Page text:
Fast-forward and my painting projects evolved to painting animals and flowers on rocks, something I loved to do for years at my little summer cottage. Those little painting projects bring joy to me every time I see one today...
Then there were the many wall murals I used to do in my home, well, I guess I just loved to paint back then...
I didn't immediately accept the offer from the local visitor's centre to paint a canvas or two. I just didn't think I could do the current images justice by painting over what was on them. Since our mission was to honour the photographic canvases and the original images, I just wasn't sure if I was up for the challenge, creatively speaking.
At the next Art Society's meeting, when I was offered the opportunity again, I had a change of heart. I timidly spoke out and volunteered to paint the last two canvases that remained available. Inwardly, I was still very reluctant to take up an artist's paint brush and try to honour these two canvases after seeing the incredible images I had to work with. It seemed so surreal that I ended up with two of the most iconic landmarks around town to paint. That gave me a sense of added pressure to do a good job in enhancing the original works.
There are those members in our arts society that completely painted over the images on some of their canvases, and there were those who painted a new scene with snippets of the essence of what was originally there. For myself, I could not bring myself to paint over the two incredibly iconic scenes on my canvases. I had to find a way to turn my subjects from framed photographs to new paintings. So before I ever picked up a brush to start, I set about learning how to accomplish this.
Having worked mainly with crafting acrylic paints, I knew it was time to upgrade to actual artist's acrylics if I was going to do this properly, so I ordered all new acrylic paints and a few new brushes online, (we have no local art supply stores in town), and then I went about the business of learning as I waited for my supplies to arrive.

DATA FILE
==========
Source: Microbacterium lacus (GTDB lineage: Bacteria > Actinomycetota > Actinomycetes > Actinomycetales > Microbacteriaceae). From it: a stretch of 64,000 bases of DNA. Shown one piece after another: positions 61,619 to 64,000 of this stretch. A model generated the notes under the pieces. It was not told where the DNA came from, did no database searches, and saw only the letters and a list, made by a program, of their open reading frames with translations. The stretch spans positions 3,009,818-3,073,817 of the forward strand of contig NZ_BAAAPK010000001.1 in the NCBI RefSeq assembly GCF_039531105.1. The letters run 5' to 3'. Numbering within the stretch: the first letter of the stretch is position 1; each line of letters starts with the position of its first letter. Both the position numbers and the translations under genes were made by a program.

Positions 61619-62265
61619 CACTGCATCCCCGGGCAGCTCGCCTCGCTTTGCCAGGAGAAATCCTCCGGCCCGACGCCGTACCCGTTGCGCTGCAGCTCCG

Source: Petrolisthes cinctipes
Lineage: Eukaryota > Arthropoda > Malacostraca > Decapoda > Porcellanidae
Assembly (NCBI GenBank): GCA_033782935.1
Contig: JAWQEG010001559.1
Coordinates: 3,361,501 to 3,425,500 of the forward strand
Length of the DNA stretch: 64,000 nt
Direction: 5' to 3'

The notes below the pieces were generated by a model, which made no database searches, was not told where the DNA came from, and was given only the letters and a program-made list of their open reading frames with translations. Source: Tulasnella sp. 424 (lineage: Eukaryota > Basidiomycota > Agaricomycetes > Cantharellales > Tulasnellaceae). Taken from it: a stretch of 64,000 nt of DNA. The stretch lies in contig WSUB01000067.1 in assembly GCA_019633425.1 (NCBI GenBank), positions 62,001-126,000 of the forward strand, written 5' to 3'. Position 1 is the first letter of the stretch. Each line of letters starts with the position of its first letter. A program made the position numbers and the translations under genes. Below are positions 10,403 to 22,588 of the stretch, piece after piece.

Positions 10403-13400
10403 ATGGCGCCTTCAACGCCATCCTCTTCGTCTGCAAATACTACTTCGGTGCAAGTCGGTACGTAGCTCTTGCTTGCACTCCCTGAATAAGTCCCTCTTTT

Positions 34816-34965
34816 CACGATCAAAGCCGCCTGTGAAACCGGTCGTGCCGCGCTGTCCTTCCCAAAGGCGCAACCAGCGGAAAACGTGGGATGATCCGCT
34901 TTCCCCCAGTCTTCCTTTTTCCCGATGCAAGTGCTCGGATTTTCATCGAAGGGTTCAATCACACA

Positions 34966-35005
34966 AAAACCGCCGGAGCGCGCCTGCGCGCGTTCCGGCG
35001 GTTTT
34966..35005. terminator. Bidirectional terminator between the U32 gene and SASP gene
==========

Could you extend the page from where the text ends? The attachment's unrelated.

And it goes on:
I discovered that there is a method to hand enhance reproduced art, called giclee. Generally, a giclee is a high-resolution, inkjet-reproduced copy of a painting. Invented in the 1980's, The quality of the ink used in this printing process is brighter and more true to life to the original painting, than a standard copy reproduction of a piece. Artists use giclee copies, and somewhere I read art galleries now may offer up to 65% of their art for sale that has been reproduced in this way. For artists, it is becoming more common for an artist to do a process of hand enhancing their own paintings for a client by embellishing and repainting parts of the giclee reproduced to bring formerly an original piece to life as a 'new' painting. An artist is conveniently able to reproduce their own paintings so that have the opportunity to sell more than one copy of their prized original works without having to paint and recreate each painting individually from scratch. Essentially, they have their original paintings reproduced as a giclee and then they will hand-mix and blend their paints and colours to paint over that reproduction creating a 'new' painting for sale. The giclee hand-enhanced reproduction has many of the original painting's attributes, like raised paint strokes using new paint and gel mediums to mimic the original piece.